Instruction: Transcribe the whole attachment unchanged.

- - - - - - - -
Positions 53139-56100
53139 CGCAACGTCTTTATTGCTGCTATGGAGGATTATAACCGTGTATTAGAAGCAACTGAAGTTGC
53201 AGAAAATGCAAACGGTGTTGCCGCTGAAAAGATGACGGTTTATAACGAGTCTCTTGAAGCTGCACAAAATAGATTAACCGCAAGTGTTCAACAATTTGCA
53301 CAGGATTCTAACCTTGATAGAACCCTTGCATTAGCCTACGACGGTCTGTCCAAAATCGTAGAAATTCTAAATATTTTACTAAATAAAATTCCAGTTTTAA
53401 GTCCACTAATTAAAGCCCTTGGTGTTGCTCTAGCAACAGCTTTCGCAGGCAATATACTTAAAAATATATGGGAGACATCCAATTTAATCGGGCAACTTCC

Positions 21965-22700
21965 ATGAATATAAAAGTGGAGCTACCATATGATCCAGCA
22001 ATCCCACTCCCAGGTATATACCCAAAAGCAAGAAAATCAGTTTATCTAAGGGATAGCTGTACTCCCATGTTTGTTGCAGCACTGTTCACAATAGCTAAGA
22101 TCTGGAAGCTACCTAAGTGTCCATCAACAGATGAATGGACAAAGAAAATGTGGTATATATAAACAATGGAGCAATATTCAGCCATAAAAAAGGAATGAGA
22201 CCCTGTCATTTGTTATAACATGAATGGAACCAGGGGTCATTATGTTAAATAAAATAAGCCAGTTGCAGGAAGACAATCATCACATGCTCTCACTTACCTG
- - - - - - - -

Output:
Positions 53139-56100
53139 CGCAACGTCTTTATTGCTGCTATGGAGGATTATAACCGTGTATTAGAAGCAACTGAAGTTGC
53201 AGAAAATGCAAACGGTGTTGCCGCTGAAAAGATGACGGTTTATAACGAGTCTCTTGAAGCTGCACAAAATAGATTAACCGCAAGTGTTCAACAATTTGCA
53301 CAGGATTCTAACCTTGATAGAACCCTTGCATTAGCCTACGACGGTCTGTCCAAAATCGTAGAAATTCTAAATATTTTACTAAATAAAATTCCAGTTTTAA
53401 GTCCACTAATTAAAGCCCTTGGTGTTGCTCTAGCAACAGCTTTCGCAGGCAATATACTTAAAAATATATGGGAGACATCCAATTTAATCGGGCAACTTCC

Positions 21965-22700
21965 ATGAATATAAAAGTGGAGCTACCATATGATCCAGCA
22001 ATCCCACTCCCAGGTATATACCCAAAAGCAAGAAAATCAGTTTATCTAAGGGATAGCTGTACTCCCATGTTTGTTGCAGCACTGTTCACAATAGCTAAGA
22101 TCTGGAAGCTACCTAAGTGTCCATCAACAGATGAATGGACAAAGAAAATGTGGTATATATAAACAATGGAGCAATATTCAGCCATAAAAAAGGAATGAGA
22201 CCCTGTCATTTGTTATAACATGAATGGAACCAGGGGTCATTATGTTAAATAAAATAAGCCAGTTGCAGGAAGACAATCATCACATGCTCTCACTTACCTG